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The veiled truth: Gender equality and banning the burqa

Gooderham, Sarah (2013) The veiled truth: Gender equality and banning the burqa. Honours thesis, Murdoch University.

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Abstract

This thesis explores the idea that all Muslim women who wear the burqa are oppressed and that, in countries like Australia, the burqa must be banned because it is in opposition to a core Western value of gender equality. This thesis emphasizes that the mainstream debate around banning the burqa and Muslim women has been built upon certain understandings of the Muslim faith and its cultural practices, which fail to take into account the many varied positions Muslim women take on their faith and the wearing of the burqa. Muslim women’s voices are completely omitted from the debate because they, especially those that wear the burqa, are denied any notion of agency.

This thesis argues that the burqa debate is pinned onto the fixed idea that the West is committed to equality between the sexes and that Islam is utterly opposed to it. Thus Muslim women must be oppressed and Western women liberated. This clear dichotomy has allowed Western women to articulate themselves as having achieved equality; however the reality is that Western women do face many instances of oppression based upon their gender and many are similar to the ones that Muslim women experience, especially in relation to their dress. Social constructions of womanhood are created through clothing and many of the normalised clothing choices of Western women are just as, if not more damaging to the status of women. The call to ban the burqa does nothing to further the status of women, instead it divides women and distracts from the much larger issues women face globally: violence, poverty and unequal access to opportunities. The burqa debate in fact hinders the progression of women’s rights because it implies there are certain choices that are wrong and which women cannot make for themselves.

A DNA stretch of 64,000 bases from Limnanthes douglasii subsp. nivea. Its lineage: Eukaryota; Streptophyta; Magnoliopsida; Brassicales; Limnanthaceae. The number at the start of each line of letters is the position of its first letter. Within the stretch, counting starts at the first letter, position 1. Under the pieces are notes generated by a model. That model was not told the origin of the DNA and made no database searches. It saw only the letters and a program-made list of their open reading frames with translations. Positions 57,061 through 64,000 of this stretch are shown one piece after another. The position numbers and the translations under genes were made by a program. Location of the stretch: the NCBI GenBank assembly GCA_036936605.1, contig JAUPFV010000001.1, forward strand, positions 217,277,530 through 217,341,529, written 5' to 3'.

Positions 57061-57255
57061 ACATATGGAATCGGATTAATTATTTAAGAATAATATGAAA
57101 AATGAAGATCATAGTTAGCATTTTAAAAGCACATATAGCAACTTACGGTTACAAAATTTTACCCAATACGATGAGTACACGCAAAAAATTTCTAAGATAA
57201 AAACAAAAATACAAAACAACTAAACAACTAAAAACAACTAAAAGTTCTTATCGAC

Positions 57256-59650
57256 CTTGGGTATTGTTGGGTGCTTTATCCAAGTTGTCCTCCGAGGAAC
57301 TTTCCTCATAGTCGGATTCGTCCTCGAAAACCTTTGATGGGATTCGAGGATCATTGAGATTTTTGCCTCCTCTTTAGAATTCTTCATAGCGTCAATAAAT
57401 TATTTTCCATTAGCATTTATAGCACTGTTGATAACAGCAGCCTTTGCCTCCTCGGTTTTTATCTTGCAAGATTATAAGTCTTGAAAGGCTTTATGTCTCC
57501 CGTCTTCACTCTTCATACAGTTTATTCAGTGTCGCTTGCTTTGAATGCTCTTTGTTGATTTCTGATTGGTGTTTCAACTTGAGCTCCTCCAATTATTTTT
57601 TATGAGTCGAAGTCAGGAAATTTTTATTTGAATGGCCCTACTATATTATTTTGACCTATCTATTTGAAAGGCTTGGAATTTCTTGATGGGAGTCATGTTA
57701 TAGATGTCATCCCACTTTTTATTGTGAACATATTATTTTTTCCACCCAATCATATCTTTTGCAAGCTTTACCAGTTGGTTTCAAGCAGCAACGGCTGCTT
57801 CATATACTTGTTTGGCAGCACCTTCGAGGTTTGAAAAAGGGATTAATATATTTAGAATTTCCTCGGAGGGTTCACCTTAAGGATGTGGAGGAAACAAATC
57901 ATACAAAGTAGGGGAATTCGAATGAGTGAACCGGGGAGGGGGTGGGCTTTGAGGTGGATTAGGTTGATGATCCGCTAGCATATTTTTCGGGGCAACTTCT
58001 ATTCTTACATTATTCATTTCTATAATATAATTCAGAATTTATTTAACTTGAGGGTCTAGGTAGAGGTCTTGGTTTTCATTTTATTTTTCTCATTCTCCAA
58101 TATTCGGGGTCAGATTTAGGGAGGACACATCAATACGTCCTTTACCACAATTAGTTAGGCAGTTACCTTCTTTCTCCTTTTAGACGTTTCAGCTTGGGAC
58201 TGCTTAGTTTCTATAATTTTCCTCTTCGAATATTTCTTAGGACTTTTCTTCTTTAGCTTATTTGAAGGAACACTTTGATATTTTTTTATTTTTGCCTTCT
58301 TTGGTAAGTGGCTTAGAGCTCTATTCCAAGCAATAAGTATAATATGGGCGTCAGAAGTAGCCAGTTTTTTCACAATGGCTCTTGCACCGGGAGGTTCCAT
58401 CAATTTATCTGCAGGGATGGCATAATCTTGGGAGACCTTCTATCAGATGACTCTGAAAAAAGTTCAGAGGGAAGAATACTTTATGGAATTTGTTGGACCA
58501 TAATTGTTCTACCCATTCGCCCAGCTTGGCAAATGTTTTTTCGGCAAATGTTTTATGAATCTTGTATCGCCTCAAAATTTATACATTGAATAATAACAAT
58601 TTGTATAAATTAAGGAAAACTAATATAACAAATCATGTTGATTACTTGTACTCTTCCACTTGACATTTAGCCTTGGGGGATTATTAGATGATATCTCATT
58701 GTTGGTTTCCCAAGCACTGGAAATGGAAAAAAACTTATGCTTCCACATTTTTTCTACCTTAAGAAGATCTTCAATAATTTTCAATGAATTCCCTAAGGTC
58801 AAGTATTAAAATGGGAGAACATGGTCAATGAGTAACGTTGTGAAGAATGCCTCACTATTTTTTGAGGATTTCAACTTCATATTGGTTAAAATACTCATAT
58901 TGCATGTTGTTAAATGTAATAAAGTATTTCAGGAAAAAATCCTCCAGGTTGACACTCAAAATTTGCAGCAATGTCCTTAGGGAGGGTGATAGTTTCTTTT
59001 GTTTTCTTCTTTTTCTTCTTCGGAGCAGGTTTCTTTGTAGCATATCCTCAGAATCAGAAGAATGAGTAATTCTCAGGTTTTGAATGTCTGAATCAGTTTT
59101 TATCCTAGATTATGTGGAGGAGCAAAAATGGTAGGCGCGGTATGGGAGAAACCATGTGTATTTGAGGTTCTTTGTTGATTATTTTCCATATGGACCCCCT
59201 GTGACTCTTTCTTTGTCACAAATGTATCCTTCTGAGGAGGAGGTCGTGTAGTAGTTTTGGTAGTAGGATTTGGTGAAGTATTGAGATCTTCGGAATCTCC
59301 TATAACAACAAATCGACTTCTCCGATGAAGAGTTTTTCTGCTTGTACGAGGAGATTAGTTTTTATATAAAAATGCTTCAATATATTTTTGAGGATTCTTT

Item Type: Thesis (Honours)
Murdoch Affiliation: School of Politics and International Studies
Notes: Note to the author: If you would like to make your thesis openly available on Murdoch University Library's Research Repository, please contact: repository@murdoch.edu.au. Thank you.
Supervisor(s): UNSPECIFIED
URI: http://researchrepository.murdoch.edu.au/id/eprint/41613
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